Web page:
Lamborghini won’t go down a retro rabbit hole, despite bringing the Countach back to the life.
The brand says it won’t lean on the Miura, Diablo, or Murcielago for inspiration in its future special editions, no matter how popular the sold-out Countach LPI 800-4 proves with the public.
“Mr [Stephan] Winkelmann [Lamborghini CEO] was really clear, we don’t want to make retro cars,” according to Maurizio Reggiani, Lamborghini chief technical officer.
Why did the boss allow the Countach LPI 800-4 to go ahead, then?
“Countach is something different,” Mr Reggiani explains, “because Countach redefined completely not only Lamborghini, but the entire world of super sports cars in approach – in terms of design, and in terms of technology.”
“This was the reason we decided to give a tribute uniquely to a car like Countach. In the future we will not have a kind of homage to the Miura, to the Diablo, or to other cars from Lamborghini,” he said.
Just 112 examples of the Countach LPI 800-4 will be built, and they’re all spoken for.
Its numbers are eye-opening. Combined with an electrical system fed by low-capacity, high-output supercapacitors instead of lithium-ion batteries, the V12 in the LPI 800-4 is good for 600kW of power and 720Nm of torque.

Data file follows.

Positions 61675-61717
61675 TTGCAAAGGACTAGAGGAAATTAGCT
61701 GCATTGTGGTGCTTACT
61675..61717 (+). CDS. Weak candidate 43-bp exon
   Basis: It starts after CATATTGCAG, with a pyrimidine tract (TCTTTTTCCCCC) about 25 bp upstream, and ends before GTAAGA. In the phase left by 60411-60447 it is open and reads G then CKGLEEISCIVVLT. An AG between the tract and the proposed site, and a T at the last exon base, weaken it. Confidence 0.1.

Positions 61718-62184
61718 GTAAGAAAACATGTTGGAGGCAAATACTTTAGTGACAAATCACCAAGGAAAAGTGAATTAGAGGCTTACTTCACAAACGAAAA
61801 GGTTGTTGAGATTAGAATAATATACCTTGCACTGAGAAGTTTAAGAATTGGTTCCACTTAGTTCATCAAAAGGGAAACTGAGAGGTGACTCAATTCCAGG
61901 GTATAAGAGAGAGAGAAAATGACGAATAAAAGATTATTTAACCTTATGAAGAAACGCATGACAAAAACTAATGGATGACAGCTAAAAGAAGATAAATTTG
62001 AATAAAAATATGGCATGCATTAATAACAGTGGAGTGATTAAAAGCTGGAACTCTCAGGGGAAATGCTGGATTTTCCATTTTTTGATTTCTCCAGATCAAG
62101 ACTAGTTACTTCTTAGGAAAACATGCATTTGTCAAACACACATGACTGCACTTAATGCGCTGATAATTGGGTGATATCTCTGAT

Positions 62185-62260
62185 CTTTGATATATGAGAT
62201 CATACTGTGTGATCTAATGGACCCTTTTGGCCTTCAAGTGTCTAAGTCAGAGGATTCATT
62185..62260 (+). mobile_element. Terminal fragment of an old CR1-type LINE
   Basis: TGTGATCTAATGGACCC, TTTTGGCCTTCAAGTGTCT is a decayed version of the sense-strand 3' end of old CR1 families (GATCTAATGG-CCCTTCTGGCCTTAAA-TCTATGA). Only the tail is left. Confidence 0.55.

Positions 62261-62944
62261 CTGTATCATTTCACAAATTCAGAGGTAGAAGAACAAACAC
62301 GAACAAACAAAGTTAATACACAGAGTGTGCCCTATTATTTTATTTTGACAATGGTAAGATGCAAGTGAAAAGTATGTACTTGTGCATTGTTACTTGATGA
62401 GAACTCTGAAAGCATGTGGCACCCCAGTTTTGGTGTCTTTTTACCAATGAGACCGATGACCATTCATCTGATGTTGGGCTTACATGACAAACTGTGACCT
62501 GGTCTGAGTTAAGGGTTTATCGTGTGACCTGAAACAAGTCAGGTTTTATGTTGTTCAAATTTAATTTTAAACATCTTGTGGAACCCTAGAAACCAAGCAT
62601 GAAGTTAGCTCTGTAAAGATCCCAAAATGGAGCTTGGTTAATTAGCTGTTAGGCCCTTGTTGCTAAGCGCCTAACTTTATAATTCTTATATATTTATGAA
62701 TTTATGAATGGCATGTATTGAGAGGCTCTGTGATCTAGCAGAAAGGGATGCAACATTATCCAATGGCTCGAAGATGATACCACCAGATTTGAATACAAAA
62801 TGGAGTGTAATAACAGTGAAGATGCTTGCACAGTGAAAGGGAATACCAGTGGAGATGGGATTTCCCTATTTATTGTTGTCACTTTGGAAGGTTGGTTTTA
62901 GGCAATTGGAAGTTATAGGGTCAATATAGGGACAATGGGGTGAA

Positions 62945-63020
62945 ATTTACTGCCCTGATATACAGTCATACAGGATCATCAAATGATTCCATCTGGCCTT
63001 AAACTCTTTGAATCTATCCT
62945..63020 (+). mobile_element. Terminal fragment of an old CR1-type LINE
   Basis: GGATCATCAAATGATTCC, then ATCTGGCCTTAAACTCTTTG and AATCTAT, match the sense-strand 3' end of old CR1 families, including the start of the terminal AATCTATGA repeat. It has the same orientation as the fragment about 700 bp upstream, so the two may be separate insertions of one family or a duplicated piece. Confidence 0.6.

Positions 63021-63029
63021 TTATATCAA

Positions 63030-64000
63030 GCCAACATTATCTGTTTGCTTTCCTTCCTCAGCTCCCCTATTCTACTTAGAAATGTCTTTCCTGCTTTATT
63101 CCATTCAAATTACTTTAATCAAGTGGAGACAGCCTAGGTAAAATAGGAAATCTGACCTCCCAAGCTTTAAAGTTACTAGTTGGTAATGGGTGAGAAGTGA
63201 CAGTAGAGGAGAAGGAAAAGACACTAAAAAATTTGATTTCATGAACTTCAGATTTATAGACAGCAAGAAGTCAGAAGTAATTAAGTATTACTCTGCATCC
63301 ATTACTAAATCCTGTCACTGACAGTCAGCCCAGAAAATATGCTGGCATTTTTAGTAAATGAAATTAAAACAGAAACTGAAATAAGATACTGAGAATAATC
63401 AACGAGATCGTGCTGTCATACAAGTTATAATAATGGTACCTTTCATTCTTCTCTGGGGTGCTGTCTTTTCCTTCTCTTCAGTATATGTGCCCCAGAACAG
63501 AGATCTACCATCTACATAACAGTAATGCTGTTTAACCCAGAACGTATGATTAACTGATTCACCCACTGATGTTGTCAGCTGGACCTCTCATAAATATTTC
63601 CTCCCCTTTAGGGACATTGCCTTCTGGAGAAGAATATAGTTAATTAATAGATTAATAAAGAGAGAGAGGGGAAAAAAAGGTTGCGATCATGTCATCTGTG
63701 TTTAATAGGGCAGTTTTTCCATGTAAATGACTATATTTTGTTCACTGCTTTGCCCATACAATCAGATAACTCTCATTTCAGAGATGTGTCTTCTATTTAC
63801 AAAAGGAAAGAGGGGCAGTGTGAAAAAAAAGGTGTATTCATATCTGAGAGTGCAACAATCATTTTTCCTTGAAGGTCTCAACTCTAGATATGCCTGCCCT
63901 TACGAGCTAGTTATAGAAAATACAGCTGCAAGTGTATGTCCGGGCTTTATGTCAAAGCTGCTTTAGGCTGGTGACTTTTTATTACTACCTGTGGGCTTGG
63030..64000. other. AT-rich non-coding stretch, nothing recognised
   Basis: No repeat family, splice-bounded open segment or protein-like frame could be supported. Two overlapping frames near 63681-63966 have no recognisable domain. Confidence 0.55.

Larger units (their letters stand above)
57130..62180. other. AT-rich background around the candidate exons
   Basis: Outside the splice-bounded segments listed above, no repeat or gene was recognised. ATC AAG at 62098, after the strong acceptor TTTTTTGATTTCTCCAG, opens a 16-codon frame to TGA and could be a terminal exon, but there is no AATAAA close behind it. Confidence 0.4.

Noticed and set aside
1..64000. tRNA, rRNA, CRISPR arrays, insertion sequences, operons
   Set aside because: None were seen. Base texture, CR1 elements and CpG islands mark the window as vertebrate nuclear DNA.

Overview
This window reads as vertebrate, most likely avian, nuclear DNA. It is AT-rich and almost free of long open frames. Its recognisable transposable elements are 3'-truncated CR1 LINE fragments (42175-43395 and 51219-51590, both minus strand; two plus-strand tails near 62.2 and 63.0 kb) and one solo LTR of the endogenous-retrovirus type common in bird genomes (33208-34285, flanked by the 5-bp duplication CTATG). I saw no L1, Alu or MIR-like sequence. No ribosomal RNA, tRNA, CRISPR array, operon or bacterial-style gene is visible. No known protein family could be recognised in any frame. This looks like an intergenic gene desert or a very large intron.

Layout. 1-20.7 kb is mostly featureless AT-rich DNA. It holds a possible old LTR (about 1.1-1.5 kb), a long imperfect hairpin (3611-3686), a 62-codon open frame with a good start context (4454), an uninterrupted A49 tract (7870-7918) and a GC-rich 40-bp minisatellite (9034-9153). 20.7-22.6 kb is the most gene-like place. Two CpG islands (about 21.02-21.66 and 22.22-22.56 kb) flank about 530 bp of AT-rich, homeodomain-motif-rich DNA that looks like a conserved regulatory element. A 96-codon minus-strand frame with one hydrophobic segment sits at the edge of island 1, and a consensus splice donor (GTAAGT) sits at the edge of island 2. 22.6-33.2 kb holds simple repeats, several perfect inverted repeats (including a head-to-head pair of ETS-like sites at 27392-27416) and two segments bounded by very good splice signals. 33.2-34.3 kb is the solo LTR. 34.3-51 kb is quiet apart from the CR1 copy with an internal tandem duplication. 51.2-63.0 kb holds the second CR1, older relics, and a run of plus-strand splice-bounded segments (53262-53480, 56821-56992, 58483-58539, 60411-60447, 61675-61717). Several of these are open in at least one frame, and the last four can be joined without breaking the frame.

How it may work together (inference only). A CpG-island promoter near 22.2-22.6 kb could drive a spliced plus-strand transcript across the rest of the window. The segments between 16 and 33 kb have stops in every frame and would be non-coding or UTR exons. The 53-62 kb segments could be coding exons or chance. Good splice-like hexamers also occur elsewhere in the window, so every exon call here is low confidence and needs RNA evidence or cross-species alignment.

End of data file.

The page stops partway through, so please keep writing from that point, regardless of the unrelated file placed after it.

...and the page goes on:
Coupled with all-wheel drive and a seven-speed transmission, the electrified 6.5-litre V12 shunts the Countach to 100km/h in 2.8 seconds, 200km/h in 8.6 seconds, and will keep on pulling to a top speed of 355km/h.
The supercapacitor technology attached to the V12 is designed to provide a “bridge” between the outgoing, naturally-aspirated Aventador and whatever comes next atop the Lamborghini range.
That’s where the links between the Countach and future Lamborghinis stops, though. Its design is meant to stand alone, with design boss Mitja Borkert telling media to “expect the unexpected” from next-generation Lamborghinis.
Although a wedgy silhouette and an aggressive, pinched greenhouse remain non-negotiable, Mr Borkert opened the door for future models to feature a “completely different design DNA” that underlines their unique character.
We know that character has to change, amid tightening emissions regulations and an industry-wide push towards electric power.
Lamborghini has confirmed its next-generation flagship has a V12 engine backed by some form of electrification, and will reveal its first electric car in the second half of the 2020s.
It hasn’t revealed any details of its first electric vehicle, other than that it’ll be a new, fourth model line for the brand.
By the end of 2024, the entire Lamborghini range will be electrified as Lamborghini aims to reduce product CO2 emissions by the beginning of 2025.
The company is investing €1.5 billion (A$2.34 billion) over a four-year period in what it’s billing its hybrid transition, which it says is the largest investment in its history.